Birds often eavesdrop on the alarm calls of other species, making it possible for them to take advantage of many eyes looking out for danger. Now, researchers reporting in Current Biology on August 2 have found that fairy-wrens can learn those unfamiliar calls — which they liken to a foreign language — even without ever seeing the bird that made the call or the predator that provoked it. Instead, the birds in their study learned to recognize new alarm calls by listening for unfamiliar sounds within a chorus of familiar alarm calls.
“Alarm calls warn of predators, but here the birds learnt the meaning of the call from the alarm calls of others without needing to see the predator,” says Robert Magrath of the Australian National University in Canberra. “This means it is a type of ‘social learning,’ where individuals learn from others rather than through direct experience. In this case, it’s even more indirect, because they only need to hear and not see the birds giving the familiar alarm calls. So theoretically they could learn with their eyes closed!”
Magrath’s group had long been interested in bird alarm calls and eavesdropping among species. Their previous work showed that birds can learn to recognize other species’ calls; it isn’t always an innate ability. Their studies showed that fairy-wrens could learn to associate a novel alarm call with danger if they repeatedly saw a model predator at the time they heard the call.
Those studies showed the birds were learning by direct experience. But the research team — also including Dominique Potvin and Chaminda Ratnayake from the Australian National University, and Andrew Radford from the University of Bristol, UK — suspected that birds could also learn from other birds, by listening closely to their calls.
“It makes sense to learn from others when it is dangerous to learn through direct experience,” Radford says. “The current experiment shows that they can,” and through the novel process of making associations between different sounds.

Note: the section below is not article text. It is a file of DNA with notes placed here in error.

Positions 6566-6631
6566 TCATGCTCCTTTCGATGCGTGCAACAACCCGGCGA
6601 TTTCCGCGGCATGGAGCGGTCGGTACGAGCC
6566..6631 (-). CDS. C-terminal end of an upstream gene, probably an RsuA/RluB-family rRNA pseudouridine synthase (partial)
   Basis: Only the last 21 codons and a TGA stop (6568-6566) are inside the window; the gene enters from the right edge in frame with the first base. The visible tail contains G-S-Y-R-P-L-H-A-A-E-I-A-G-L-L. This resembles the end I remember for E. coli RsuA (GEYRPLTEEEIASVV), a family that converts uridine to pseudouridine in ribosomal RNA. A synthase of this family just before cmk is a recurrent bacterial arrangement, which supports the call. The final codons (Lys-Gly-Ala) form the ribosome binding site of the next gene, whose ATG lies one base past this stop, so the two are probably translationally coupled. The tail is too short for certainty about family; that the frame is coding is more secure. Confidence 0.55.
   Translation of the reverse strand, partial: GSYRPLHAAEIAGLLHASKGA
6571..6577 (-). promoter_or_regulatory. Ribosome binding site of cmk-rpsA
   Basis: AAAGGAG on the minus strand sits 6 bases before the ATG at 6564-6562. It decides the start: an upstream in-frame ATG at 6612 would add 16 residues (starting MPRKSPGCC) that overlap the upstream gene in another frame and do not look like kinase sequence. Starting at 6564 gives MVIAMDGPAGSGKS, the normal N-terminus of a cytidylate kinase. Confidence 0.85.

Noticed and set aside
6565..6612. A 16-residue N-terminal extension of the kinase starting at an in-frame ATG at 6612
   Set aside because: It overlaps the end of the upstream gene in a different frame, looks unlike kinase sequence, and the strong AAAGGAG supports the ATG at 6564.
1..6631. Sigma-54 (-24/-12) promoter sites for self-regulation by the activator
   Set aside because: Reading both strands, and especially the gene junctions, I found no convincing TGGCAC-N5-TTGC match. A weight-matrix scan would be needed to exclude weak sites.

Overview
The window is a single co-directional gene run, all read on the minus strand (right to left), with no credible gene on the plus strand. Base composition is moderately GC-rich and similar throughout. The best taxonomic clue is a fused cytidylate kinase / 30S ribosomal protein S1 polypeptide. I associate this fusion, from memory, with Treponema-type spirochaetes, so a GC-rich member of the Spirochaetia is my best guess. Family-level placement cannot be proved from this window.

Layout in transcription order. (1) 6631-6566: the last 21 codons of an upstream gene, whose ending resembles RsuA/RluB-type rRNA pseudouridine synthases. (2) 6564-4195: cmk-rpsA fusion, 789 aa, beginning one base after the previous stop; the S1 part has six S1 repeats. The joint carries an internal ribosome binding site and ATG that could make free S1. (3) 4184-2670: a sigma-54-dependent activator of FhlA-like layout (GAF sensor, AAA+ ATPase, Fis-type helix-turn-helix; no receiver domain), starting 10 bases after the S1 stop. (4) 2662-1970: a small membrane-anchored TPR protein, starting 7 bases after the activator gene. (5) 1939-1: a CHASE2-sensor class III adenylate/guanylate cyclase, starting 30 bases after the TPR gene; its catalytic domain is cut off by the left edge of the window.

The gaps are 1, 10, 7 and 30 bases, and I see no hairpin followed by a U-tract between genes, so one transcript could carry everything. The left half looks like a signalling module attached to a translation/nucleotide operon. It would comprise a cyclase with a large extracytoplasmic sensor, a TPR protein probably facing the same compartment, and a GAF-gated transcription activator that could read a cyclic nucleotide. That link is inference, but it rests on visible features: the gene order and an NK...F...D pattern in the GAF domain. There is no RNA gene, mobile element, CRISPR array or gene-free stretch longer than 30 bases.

The team trained birds in the absence of any predator by broadcasting unfamiliar sounds in combination with the alarm calls of other fairy-wrens and other bird species. At first, the birds didn’t flee from the unfamiliar sounds. But after training, they often did flee to cover upon hearing the sounds. Their experiment showed the fairy-wrens also continued responding equally strongly in repeated tests over the course of a week.
It wasn’t that the fairy-wrens had become warier in general. Rather, they had learned to associate new calls with known alarm calls, without ever seeing the caller or the reason for their call.
“The results were striking,” Potvin says. “They show just how quickly social learning can occur in the wild through listening to alarm choruses, a tactic that’s likely to come in handy given how hard it is to see predators and callers in many environments.”
Social learning by whatever means can help to explain the widespread eavesdropping seen in nature, the researchers say. The new findings may also be relevant to conservation efforts.
Often, endangered species breed well in captivity only to be taken by predators soon after release. As such, there are now efforts to prepare birds for life in the wild by training them to recognize their predators prior to release. “We think it would also be helpful to train birds to recognize the alarm calls of other species,” Magrath says. Their new study shows just how to go about it.
This research was supported by an Australian Research Council Discovery Grant.
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